When businesses sent employees home at the start of lockdown, people fell into two distinct camps: Some were keen to work from home and thrived. Unfortunately for others, their mental health suffered as a result of having to work in isolation. Now employers are asking their staff to return to the workplace, and it seems to be triggering more mental health problems. So how can businesses support employees with return to work anxiety? We explore.
How we Feel About Returning to Work
Ipsos recently conducted a global survey of how employees feel about returning to the workplace. The key findings from this report for the UK are as follows:
- Before the pandemic, only 24% of Brits worked from home
- Since the start of the pandemic, homeworking has risen to 46%
- 76% of British respondents said they work from home more now than they did before
- 43% said they think we will be back in the office within a year
- 33% said they didn’t think things would ever return to how they were before
- 46% of us say we would prefer to work from home more than we did before
- 60% agree that they are more productive when working from home
- 31% of us would rather quit our jobs than return to the office full time
When asked how many days they would like to work from home, this is how the people of Great Britain voted:
- Five days a week – 27%
- Four days a week – 11%
- Three days a week – 21%
- Two days a week – 11%
- One day a week – 5%
However, we’re not all suffering from return to work anxiety. In fact, it would seem that some of us are, in fact, many see returning to the office as a good thing. Surprisingly, 24% of British workers say they don’t want to work from home once the pandemic is over. 48% of us also agree that we miss being around our work colleagues.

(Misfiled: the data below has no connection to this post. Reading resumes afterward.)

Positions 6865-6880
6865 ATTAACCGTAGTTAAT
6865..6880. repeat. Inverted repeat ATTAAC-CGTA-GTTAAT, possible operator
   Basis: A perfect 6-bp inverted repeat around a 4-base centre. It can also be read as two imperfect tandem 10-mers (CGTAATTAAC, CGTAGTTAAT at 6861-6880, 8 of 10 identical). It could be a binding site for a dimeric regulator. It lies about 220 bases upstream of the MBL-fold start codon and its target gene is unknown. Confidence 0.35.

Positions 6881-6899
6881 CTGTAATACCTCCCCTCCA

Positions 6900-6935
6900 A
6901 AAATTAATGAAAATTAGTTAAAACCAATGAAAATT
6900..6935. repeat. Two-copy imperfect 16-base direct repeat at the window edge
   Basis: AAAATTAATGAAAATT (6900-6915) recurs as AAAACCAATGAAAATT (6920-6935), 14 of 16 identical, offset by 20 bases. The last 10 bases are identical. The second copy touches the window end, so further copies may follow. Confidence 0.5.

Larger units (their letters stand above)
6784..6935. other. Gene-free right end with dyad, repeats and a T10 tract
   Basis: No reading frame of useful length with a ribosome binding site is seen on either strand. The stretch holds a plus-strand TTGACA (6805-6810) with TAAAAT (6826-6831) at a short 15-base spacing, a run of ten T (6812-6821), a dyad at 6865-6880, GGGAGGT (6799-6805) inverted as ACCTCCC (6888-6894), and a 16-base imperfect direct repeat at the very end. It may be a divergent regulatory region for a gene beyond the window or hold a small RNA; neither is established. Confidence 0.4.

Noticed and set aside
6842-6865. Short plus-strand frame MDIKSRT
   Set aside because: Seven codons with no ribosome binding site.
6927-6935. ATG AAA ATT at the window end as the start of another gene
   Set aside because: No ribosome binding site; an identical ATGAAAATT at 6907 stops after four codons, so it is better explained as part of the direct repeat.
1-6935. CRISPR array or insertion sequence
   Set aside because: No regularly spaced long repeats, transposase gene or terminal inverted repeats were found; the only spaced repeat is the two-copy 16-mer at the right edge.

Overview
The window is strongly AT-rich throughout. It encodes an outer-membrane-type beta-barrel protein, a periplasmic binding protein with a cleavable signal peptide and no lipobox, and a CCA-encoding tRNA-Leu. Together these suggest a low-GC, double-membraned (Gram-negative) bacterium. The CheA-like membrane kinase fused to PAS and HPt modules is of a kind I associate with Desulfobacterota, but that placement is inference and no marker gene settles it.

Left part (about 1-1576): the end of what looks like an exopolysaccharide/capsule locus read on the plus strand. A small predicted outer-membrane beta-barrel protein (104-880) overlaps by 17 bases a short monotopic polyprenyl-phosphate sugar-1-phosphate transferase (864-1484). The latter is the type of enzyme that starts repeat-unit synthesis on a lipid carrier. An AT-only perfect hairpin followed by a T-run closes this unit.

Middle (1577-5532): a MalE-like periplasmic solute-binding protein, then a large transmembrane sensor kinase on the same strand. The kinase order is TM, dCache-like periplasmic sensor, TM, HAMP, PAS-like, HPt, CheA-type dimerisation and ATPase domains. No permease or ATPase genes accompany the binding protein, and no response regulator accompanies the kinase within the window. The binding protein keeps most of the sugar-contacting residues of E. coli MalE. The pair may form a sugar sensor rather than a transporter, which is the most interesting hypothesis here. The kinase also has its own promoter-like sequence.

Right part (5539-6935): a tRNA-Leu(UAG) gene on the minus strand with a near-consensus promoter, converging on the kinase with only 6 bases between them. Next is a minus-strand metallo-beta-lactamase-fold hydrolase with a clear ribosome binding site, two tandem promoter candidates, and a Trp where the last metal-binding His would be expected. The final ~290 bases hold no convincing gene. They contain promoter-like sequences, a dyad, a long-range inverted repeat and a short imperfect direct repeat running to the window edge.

Why Employers Should Care What Employees Think
The British Chamber of Commerce quarterly recruitment outlook from quarter two of 2021 reports that 38% of UK businesses wish to grow within the next quarter. However, 70% said they are struggling to recruit the staff they need to meet their business goals. With recruitment being such a challenge for UK employers, the last thing they should be considering is making any moves that would upset their workforce.
7 Ways Employers Can Support Employees Returning to Work
Offer a Hybrid Work Model
The statistics above clearly show that we all feel differently about returning to work. Therefore, the best way for employers to achieve a harmonious workforce is to adopt a hybrid work model or blended working. Offering such flexibility would enable employees who are happy working from home to continue doing so. Likewise, it permits those who feel more comfortable being around their team members to return to the office.
Make the Office Safe
If your office is safe, staff will be more likely to want to return. Office safety doesn’t just mean maintaining physical safety measures such as social distancing and promoting personal hygiene. It may also mean revising your company sickness policy to encourage staff to stay at home if they are unwell.
Communicate With Employees